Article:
Before agreeing to take out a loan, both cosigners and student borrowers need to understand how their credit will be affected.
With a cosigned student loan, both the cosigner and the borrower agree to take equal responsibility for repayment. So no matter which party is actually paying the monthly payment, it has an effect on both credit reports. The cosigner is just as responsible for the loan as the borrower and how one manages the loan impacts the credit of both.
Student Loan Cosigner Responsibilities
Cosigners can make all the difference in a student’s ability to fund their higher education, but there’s more to the role than just providing a signature. Since they have the same responsibility to repay the loan as the student, they should be active partners.
At the start, it’s important they take part in carefully selecting loan terms and payment plans. Cosigners should be sure they can afford the monthly payments. One of their biggest duties is taking over all payments for the loan if the student cannot fulfill the contract.
As the loan matures, cosigners may want to help students formulate their repayment strategy and anticipate any unforeseen financial obstacles as they arise.
Cosigning is a big responsibility but it can be a worthwhile way to help a student achieve their academic dreams. Just remember when it comes to credit, there are a few risks that come along with the rewards.
How Does Cosigning a Student Loan Affect Credit?
With recurring monthly payments spanning multiple years, student loans for college offer both borrowers and cosigners a way to build their credit over time.
Making regular, timely payments will have a positive effect on each credit report. Cosigned loans that are paid off without any missed payments can be helpful to build good credit scores for both parties.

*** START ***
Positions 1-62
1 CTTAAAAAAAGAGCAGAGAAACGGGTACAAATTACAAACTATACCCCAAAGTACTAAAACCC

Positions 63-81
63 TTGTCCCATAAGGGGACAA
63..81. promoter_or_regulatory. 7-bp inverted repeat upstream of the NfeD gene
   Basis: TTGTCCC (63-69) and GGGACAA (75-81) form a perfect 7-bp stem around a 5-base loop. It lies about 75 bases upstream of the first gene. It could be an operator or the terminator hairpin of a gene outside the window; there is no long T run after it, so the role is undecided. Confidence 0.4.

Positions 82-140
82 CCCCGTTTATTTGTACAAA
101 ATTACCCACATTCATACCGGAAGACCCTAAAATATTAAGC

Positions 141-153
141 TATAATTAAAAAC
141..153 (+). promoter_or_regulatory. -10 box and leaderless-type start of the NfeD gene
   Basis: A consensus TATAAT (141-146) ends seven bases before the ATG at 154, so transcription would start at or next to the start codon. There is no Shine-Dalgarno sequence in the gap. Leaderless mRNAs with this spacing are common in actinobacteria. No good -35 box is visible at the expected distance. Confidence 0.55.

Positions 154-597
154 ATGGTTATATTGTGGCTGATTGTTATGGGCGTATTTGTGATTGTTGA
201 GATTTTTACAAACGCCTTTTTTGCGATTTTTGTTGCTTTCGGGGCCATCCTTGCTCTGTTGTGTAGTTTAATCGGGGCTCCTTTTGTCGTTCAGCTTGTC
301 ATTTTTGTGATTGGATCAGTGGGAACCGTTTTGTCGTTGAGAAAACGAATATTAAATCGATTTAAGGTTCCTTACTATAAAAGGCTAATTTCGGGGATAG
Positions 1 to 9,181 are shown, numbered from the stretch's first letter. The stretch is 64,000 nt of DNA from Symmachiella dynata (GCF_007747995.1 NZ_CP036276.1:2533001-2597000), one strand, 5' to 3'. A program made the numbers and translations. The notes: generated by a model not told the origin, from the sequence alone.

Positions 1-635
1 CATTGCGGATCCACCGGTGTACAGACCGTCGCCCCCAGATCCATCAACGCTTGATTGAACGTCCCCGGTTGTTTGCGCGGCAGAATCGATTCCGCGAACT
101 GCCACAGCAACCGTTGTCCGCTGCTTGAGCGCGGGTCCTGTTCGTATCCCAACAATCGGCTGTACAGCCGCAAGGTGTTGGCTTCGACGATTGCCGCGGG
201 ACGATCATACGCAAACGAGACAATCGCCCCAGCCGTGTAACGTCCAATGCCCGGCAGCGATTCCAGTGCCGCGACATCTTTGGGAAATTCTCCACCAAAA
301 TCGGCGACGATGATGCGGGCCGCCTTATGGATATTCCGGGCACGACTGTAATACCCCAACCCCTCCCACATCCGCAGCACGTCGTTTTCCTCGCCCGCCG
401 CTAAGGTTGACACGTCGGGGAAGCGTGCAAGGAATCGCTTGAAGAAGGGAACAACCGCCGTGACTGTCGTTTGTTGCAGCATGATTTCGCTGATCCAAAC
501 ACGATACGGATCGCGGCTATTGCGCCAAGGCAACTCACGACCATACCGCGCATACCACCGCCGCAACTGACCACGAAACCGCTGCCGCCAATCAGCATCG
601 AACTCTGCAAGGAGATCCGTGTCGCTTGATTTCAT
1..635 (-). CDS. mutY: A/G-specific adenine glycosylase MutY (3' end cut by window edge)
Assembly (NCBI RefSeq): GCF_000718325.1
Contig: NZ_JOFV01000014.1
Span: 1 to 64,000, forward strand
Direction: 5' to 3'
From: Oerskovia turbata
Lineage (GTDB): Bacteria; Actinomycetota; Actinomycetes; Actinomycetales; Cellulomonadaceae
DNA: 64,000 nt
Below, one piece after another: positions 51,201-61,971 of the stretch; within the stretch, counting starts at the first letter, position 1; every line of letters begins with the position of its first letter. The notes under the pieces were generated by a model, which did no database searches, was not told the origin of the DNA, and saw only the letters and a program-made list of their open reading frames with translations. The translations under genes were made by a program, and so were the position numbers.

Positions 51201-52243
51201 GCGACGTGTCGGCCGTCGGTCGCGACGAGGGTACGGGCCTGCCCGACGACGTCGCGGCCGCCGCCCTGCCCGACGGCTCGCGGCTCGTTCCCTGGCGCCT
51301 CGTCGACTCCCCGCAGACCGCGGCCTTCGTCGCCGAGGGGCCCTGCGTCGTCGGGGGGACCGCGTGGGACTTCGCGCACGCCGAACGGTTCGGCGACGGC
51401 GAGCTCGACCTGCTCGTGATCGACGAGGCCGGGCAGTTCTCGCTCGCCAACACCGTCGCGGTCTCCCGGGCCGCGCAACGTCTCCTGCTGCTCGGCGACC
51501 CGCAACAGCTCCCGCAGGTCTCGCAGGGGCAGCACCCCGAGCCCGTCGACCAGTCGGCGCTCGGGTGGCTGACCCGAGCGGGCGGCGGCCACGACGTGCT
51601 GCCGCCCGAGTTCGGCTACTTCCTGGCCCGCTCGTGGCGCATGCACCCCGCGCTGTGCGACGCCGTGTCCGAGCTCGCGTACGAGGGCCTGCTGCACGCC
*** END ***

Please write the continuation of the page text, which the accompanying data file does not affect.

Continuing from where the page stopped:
However, missed or late payments will have a negative impact. If too many payments are missed, the loan risks going into default, which can drag down both credit scores.
The first time a borrower or student loan cosigner may see activity on their credit report is during the application process. This is considered a hard credit inquiry and could impact the credit of the cosigner as well as the student, which can temporarily lower scores. Some lenders may allow borrowers or cosigners to prequalify — a pre-approval process using a soft pull, which does not affect credit.
Learn more about prequalification.
Is it Possible to Get Private Student Loans Without a Cosigner?
To qualify for a private student loan, you must meet the lender’s specific credit history and income requirements. The majority of students applying for a private student loan won’t have enough credit history or income to be approved on their own, and they’ll typically need a cosigner with good credit to join them on the loan.
Students also benefit from cosigners with good credit, who can use their financial strength to qualify for a lower interest rate.
Learn more about credit and getting a student loan without a cosigner.
How Does Releasing a Student Loan Cosigner Impact Credit?
A cosigner release removes the cosigner from the loan and puts full financial responsibility on the primary borrower. The cosigner no longer has their credit tied to the loan and the student borrower’s credit is the only one impacted going forward.
Not all private student loan lenders offer a cosigner release option. Different lenders have their own requirements for removing, or releasing, a cosigner. Be sure to check prior to taking out a loan if this option is important to you or your cosigner.
Learn more about our student loan cosigner release policy.
Interested in cosigning a student loan? Prequalify right now without hurting your credit score.